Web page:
How does Buck prove that he can mentally adapt to his new environment in The Call of the Wild?

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Once Buck learns the hard lesson of the man in the red sweater, he adapts by watching the other dogs and understands what the laws of the wild mean. Then, his instincts begin to emerge, and this speeds up his total immersion into the life as a sled dog. He...

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Once Buck learns the hard lesson of the man in the red sweater, he adapts by watching the other dogs and understands what the laws of the wild mean. Then, his instincts begin to emerge, and this speeds up his total immersion into the life as a sled dog. He had been a picky eater before, but he soon learned to eat as fast as he could before the others took it away from him. He even learned to steal, and

this first theft marked Buck as fit to survive in the hostile Northland environment. It marked his adaptability, his capacity to adjust himself to changing conditions, the lack of which would have meant swift and terrible death. It marked, further, the decay or going to pieces of his moral nature, a vain thing and a handicap in the ruthless struggle for existence....but in the Northland, under the law of club and fang, whoso took such things into account was a fool, and in so far as he observed them he would fail to prosper.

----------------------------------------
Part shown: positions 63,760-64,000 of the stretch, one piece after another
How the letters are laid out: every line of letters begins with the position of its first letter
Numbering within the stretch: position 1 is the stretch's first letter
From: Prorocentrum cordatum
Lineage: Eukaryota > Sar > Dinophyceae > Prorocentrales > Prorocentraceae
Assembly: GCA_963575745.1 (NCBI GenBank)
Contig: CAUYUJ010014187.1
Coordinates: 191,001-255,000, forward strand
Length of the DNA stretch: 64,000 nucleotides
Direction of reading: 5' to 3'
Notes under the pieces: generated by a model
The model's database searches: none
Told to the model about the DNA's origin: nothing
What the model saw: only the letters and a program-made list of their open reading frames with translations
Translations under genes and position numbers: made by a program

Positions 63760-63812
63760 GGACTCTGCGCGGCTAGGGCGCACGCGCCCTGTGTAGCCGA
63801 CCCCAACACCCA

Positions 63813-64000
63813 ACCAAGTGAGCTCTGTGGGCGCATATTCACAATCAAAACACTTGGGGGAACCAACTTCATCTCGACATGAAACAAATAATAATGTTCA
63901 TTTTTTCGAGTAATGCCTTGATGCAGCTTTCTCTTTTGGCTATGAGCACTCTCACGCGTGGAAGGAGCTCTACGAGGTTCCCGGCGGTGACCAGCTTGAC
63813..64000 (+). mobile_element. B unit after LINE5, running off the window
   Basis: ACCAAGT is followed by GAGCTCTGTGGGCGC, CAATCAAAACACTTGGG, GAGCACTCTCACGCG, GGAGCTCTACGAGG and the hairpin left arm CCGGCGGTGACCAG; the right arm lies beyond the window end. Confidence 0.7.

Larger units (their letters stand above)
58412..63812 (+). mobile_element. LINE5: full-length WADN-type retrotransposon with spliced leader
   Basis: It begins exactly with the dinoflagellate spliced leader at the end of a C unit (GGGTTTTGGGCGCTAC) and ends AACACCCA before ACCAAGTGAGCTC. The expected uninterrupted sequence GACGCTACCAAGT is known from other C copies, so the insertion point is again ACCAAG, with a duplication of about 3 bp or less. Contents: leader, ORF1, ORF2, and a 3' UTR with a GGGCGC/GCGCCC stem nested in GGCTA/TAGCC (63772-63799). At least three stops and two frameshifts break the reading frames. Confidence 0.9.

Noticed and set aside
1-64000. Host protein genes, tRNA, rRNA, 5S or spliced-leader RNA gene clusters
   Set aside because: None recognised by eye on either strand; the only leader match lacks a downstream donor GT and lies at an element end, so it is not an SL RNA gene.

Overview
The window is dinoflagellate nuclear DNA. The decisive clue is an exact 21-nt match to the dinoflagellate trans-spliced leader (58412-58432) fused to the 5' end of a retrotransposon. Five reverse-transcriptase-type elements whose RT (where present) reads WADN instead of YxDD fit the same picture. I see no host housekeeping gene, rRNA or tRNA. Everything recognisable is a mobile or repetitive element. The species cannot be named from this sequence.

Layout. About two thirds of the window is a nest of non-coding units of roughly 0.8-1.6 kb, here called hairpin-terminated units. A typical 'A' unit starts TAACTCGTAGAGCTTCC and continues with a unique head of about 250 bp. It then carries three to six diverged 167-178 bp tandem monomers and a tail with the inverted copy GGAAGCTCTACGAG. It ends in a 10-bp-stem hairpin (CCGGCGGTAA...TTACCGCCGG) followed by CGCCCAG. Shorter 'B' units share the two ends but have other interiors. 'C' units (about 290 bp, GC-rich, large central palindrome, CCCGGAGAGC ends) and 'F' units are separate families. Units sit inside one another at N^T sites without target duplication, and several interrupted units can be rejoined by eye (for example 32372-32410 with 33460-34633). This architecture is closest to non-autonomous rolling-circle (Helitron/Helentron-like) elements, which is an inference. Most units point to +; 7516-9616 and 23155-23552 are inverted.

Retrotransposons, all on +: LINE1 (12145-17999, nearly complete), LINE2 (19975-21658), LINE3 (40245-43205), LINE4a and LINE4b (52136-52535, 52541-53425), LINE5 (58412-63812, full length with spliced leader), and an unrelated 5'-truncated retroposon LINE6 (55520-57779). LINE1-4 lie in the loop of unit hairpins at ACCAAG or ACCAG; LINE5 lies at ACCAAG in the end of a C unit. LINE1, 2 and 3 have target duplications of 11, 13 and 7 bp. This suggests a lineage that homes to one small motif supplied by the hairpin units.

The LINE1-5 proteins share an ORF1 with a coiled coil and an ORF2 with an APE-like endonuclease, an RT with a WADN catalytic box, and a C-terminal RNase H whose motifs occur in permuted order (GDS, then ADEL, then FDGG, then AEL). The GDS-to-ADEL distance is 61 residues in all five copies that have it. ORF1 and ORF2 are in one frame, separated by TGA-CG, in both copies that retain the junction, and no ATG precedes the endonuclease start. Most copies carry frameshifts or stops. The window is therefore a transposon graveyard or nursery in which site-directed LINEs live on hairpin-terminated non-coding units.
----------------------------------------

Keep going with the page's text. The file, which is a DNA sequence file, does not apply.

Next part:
Totally regressed into an uncivilized animal, Buck would now steal or run from a fight if it meant saving his life. He physically adapted very quickly after his mental adjustment. His body became tough and hard, and his life as a tamed dog disappeared.

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